A week or so ago the Energy Information Agency (EIA) released the results of a survey showing the average cost to drill and complete a well in four of the major producing regions in the U.S. As the EIA chart shows, costs were rising going into 2012, but thereafter started to fall and maintained that trajectory as exploration and production companies aggressively sought improved efficiency from their technology and their service providers.
Although this drop in well costs has obviously been good news for the E&P industry (albeit less so for their service providers) it has been complemented by greater output per well. Using data from the EIA’s Drilling Production Report we have created the four subsequent charts, showing, respectively, output per rig for crude oil and natural gas, and total production of crude oil and natural gas, for each of the four regions highlighted by the EIA. Reduced costs to complete a well might accommodate lower average production per well, but in fact the reverse has generally been happening which has allowed IRRs (Internal Rates of Return) to remain substantially more attractive than would otherwise have been the case.
Natural gas production efficiency has improved dramatically in the Marcellus, which has caused the north east U.S. to switch from being a natural gas importer to an exporter and has begun to displace supplies from eastern Canada.
This is why crude oil and natural gas production have only fallen appreciably in the Eagle Ford, where higher initial production rates of new wells (due to higher pressure) are more than offset by faster decline rates than in other regions.
Natural gas output has soared in the Marcellus, aided by falling costs and a more than five-fold increase in output per rig since 2010. And meanwhile the rig count has come down sharply, as the table shows (Source:EIA).
This all represents a fantastic example of American technological innovation rapidly responding to the collapse in crude oil, probably faster than most observers had any reason to expect. Who would want to bet against continued American advances and improvements in this sphere?
A couple of months ago we wrote about Crestwood Equity Partners (CEQP), in The Math of a Distribution-Financed Buyback. Quicksilver is a bankrupt E&P company that had asked the bankruptcy court to reject Crestwood’s contract to provide gathering and processing services. There isn’t much case history of courts resolving contractual disputes between MLPs and their customers, but the travails of many domesric drillers has certainly drawn attention to this aspect of the MLP business model.
On Wednesday, Crestwood announced they had signed a ten year agreement to provide such services to BlueStone Natural Resources, the acquirer of Quicksilver’s Barnett Shale acreage. Previously shut-in wells will be re-opened and the contract, which consists of both fixed-fee and percent of proceeds terms, commits BlueStone to refrain from constraining production for economic reasons through the end of 2018.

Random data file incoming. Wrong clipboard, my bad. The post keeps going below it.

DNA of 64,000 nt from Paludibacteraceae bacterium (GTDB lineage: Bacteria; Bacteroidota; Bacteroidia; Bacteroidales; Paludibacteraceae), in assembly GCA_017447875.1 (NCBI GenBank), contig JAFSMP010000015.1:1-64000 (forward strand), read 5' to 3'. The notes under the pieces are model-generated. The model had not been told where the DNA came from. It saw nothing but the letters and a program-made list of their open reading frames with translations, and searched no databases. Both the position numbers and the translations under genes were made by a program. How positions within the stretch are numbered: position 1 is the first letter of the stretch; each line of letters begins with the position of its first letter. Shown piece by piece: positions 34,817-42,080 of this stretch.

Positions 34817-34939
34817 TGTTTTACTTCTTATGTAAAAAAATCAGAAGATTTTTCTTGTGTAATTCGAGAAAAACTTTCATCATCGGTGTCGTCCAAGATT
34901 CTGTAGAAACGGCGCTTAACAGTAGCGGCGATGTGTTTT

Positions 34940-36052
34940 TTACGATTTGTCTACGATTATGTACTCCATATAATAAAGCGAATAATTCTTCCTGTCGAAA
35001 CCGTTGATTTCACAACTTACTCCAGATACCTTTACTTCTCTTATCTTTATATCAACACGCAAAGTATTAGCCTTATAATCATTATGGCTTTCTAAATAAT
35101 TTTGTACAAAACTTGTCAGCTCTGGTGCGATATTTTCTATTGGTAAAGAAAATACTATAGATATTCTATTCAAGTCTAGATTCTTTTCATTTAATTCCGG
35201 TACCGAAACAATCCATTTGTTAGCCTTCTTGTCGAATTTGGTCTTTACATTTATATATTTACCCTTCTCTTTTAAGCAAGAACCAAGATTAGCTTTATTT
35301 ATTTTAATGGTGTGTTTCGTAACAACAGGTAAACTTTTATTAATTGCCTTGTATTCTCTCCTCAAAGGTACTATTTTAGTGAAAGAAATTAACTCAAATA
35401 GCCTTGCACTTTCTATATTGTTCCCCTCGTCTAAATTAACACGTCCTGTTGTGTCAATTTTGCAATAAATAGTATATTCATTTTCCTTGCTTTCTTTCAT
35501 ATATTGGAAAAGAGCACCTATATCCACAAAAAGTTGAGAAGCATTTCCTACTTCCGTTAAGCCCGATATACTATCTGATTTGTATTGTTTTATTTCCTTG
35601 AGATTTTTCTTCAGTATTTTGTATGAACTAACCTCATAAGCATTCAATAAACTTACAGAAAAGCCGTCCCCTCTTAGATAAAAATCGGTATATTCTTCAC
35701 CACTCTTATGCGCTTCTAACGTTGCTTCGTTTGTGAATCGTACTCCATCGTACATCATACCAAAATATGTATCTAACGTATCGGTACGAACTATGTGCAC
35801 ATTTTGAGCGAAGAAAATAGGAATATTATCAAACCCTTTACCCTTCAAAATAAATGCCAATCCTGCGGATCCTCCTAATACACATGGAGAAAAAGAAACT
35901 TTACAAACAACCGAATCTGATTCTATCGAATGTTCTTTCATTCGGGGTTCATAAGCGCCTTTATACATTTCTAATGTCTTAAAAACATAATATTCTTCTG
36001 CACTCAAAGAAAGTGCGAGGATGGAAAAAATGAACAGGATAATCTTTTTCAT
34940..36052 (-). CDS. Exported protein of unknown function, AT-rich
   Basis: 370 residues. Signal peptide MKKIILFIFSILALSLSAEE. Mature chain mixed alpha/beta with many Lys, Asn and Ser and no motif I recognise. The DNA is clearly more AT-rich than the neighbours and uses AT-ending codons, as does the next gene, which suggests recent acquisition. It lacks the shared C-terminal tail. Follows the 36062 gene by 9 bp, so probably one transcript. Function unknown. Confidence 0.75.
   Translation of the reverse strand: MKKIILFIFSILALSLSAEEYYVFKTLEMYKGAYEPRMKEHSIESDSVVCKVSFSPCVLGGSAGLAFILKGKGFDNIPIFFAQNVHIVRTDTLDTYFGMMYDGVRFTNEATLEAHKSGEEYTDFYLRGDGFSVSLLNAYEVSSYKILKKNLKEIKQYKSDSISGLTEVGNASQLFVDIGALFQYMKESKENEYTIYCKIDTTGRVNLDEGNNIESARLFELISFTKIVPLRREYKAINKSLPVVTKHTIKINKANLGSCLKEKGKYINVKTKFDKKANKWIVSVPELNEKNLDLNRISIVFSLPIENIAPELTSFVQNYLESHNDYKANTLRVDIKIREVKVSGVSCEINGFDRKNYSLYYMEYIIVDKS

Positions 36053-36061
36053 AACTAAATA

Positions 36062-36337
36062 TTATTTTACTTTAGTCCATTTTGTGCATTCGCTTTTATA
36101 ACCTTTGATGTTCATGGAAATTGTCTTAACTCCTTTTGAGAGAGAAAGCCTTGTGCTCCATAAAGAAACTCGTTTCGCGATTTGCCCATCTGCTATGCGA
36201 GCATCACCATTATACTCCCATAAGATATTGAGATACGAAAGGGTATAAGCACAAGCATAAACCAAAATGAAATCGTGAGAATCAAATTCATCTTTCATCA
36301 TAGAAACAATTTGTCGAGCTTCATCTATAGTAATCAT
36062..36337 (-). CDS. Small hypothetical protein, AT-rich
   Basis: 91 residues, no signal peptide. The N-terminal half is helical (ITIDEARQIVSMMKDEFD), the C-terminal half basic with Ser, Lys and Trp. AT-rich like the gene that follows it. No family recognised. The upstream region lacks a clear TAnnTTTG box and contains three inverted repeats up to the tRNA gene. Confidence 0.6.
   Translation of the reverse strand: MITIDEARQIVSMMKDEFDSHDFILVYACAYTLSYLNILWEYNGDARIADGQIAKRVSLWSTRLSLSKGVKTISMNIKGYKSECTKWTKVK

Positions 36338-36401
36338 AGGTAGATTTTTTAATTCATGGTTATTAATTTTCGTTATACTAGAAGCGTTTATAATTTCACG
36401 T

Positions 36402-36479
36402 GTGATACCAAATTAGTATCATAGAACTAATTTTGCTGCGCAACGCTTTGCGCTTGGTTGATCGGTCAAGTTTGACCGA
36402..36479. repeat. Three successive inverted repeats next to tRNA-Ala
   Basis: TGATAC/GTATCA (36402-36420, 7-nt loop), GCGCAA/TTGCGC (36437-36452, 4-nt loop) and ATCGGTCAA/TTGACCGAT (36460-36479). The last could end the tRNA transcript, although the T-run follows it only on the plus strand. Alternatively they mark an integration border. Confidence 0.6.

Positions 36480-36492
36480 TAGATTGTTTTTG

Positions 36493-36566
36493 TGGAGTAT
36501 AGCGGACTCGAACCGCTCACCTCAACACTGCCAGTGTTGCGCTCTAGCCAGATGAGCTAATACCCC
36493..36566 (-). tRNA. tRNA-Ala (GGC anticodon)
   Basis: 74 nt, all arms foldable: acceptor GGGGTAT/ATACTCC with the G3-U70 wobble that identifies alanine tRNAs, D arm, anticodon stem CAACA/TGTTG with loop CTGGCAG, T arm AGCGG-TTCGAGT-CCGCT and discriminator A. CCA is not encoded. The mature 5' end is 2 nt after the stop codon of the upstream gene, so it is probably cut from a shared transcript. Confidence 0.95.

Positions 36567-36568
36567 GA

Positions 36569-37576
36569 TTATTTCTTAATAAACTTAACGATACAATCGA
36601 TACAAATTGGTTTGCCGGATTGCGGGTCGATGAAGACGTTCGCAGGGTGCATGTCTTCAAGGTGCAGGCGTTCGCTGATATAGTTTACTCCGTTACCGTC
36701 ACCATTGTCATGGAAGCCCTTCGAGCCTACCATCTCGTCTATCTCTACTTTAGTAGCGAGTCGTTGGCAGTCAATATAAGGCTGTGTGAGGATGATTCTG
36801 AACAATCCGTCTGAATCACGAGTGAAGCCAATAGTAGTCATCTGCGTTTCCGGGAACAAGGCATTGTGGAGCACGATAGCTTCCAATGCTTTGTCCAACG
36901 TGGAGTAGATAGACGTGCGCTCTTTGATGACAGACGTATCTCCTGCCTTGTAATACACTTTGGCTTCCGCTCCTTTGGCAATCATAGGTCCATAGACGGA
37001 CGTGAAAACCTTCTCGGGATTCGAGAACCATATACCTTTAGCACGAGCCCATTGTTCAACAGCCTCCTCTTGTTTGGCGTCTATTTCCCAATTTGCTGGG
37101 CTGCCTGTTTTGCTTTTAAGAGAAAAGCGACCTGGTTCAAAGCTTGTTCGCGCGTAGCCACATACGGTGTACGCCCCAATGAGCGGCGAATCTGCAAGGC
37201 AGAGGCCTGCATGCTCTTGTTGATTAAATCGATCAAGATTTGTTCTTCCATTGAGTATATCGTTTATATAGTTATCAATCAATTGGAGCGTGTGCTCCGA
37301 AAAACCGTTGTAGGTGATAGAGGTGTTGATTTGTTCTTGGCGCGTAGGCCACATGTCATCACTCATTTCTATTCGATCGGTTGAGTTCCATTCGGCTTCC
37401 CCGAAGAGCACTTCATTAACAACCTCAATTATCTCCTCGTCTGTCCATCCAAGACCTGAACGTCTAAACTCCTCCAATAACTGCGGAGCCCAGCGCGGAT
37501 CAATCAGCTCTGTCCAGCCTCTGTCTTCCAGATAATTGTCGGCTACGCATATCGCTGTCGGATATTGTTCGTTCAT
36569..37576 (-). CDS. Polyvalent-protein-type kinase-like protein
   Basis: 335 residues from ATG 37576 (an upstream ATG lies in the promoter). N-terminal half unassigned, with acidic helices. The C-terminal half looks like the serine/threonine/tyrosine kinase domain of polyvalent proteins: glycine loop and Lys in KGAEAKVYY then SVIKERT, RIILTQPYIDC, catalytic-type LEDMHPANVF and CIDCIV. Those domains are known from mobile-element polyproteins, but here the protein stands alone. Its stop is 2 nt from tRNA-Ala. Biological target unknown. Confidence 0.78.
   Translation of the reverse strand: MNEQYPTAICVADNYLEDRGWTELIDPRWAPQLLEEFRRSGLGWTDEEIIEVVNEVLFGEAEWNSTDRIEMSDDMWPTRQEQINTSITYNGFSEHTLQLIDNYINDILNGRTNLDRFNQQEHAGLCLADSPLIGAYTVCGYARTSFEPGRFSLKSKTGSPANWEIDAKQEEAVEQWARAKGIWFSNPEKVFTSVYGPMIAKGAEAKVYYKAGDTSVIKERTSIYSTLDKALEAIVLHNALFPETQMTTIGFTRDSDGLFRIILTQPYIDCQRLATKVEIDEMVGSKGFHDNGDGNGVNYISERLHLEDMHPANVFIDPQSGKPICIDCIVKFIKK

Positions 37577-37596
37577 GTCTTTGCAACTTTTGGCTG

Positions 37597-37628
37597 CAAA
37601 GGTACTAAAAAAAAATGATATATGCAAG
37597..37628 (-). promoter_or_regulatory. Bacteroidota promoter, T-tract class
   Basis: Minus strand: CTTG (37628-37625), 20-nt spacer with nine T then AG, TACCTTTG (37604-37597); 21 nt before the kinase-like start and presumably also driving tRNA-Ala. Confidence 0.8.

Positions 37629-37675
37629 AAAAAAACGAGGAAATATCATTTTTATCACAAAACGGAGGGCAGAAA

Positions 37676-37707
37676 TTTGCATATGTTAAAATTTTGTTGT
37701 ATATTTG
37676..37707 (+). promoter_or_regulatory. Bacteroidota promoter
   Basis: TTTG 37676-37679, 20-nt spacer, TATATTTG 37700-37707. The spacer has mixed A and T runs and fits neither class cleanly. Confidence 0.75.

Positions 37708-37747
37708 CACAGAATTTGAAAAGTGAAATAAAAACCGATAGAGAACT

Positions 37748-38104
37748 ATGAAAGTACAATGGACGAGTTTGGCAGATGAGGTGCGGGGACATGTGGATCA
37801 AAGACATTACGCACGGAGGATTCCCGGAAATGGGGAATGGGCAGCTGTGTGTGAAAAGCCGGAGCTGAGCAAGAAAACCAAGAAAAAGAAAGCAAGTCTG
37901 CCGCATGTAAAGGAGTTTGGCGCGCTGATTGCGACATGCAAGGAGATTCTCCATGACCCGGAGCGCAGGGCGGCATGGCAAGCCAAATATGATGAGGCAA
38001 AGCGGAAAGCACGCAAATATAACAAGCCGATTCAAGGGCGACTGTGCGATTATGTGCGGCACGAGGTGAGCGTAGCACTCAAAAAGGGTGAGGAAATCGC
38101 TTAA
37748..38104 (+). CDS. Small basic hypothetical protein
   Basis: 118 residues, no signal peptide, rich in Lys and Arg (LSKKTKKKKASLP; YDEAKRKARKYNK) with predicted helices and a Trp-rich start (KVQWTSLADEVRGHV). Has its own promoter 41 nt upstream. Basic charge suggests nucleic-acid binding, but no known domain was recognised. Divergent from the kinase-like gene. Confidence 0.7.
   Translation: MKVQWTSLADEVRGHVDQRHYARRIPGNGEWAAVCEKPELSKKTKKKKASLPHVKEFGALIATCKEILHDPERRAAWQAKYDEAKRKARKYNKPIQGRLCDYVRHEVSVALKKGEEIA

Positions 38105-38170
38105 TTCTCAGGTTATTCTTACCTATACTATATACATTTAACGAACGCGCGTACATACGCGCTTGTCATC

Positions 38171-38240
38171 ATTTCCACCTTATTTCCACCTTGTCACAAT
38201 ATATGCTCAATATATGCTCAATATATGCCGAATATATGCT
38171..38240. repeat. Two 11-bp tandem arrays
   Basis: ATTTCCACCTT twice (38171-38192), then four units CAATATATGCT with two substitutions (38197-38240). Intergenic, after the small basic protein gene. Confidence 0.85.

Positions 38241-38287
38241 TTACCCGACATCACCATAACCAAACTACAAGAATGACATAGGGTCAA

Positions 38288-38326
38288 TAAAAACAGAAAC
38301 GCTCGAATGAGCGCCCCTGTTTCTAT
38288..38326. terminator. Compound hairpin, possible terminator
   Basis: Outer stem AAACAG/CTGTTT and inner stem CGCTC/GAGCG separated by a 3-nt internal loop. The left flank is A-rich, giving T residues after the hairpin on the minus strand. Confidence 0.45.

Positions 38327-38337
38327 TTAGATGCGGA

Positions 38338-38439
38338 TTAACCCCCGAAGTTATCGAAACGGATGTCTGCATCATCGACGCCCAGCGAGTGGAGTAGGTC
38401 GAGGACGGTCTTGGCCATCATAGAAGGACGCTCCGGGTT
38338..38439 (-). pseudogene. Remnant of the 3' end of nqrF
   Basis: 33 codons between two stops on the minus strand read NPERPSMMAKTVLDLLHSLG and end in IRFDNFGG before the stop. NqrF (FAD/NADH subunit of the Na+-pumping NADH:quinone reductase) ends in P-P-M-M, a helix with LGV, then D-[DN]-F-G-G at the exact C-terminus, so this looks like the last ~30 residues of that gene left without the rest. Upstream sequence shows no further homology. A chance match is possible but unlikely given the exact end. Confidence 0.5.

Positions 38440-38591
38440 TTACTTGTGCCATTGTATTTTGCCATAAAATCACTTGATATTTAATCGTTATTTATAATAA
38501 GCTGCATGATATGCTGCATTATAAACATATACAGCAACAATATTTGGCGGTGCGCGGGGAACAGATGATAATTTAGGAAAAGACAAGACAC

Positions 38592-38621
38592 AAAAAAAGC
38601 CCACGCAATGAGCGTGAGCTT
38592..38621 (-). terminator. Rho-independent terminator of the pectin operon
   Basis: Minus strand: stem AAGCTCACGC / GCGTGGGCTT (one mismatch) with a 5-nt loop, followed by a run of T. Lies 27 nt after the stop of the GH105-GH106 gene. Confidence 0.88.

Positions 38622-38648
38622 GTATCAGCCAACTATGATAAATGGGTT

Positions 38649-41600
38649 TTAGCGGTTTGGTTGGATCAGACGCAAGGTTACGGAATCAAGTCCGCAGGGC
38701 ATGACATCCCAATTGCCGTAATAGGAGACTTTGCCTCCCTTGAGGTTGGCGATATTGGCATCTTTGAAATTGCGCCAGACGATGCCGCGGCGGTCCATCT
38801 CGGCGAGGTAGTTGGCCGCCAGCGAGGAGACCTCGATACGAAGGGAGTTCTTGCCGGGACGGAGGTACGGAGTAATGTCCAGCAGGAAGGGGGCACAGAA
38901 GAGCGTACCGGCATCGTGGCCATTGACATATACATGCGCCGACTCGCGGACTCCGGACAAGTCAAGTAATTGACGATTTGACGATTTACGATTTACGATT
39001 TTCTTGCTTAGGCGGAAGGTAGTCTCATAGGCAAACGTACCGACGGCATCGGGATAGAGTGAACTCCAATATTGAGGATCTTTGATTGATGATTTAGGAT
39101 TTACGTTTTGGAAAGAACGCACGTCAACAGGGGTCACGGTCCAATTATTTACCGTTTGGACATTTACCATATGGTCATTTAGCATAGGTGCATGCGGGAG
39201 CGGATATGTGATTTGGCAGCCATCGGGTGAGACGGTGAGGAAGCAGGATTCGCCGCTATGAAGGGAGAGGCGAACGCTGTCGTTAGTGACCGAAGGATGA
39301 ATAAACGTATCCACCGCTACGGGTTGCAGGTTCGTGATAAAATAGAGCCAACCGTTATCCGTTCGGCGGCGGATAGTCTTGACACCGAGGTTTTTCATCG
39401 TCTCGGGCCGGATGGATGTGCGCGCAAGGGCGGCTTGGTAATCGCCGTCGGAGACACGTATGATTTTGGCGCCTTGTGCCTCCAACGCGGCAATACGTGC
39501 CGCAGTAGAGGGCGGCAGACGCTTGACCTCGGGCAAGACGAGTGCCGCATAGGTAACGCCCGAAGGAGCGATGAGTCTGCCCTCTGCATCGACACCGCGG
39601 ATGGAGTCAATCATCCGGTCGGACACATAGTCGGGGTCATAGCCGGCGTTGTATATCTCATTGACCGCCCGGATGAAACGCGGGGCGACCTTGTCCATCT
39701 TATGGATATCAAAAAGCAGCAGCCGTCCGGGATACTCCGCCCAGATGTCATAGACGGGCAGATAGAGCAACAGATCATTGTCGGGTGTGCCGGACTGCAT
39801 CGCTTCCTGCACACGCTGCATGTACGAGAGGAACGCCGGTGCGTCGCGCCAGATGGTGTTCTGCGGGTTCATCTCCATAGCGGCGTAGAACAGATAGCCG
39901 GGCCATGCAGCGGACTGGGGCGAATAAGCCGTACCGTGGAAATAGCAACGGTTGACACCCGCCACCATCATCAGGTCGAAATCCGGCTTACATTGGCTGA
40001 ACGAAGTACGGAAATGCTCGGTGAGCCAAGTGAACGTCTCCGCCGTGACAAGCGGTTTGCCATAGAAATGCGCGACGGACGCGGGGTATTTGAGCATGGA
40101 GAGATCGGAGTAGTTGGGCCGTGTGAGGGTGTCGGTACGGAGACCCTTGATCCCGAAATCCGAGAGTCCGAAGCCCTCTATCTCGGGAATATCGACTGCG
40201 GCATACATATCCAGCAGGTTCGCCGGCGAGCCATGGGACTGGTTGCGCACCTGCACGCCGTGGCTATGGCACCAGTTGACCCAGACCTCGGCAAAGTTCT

It’s just one contract out of tens of thousands across the industry, but its constructive resolution highlights the symbiotic relationship between E&P companies and their infrastructure providers.
Energy Transfer and Williams
Last week we wrote about the Energy Transfer-Williams Poker Game and further twists in the plot took place since then as Williams (WMB) sued Energy Transfer (ETE) and CEO Kelcy Warren for violating the merger agreement when they issued convertible securities only to ETE management. There are no sympathetic characters here, but one can already hear the WMB lawyer explaining in court that WMB initially rejected ETE’s overtures, then finally agreed and is simply seeking to close the transaction on the agreed upon terms. Or, ETE pursued WMB in spite of being rejected, finally got the deal they wanted and have now changed their minds.
I guess Kelcy Warren has earned the right to blunder; while it’s impossible to forecast a resolution, it’s becoming a little hard to envisage a happy combination of these two companies under present circumstances. The uncertainty represents a substantial pall over both stock prices; a grudging break-up payment from ETE to WMB might well be the outcome that lets both managements focus on their operating businesses and brings this sorry, absorbing episode to a conclusion.
One solution that distribution loving MLP investors will find almost unbearable to even ponder is for ETE to scrap the preferred offering, close the deal per the original agreement and suspend the distribution. With $4BN a year in cash flow at the pro-forma parent the $6BN cash payout would be retired in a year and a half with investors looking at a combined company trading at 3x cash flow with conservative leverage.
We are long CEQP, ETE and WMB.
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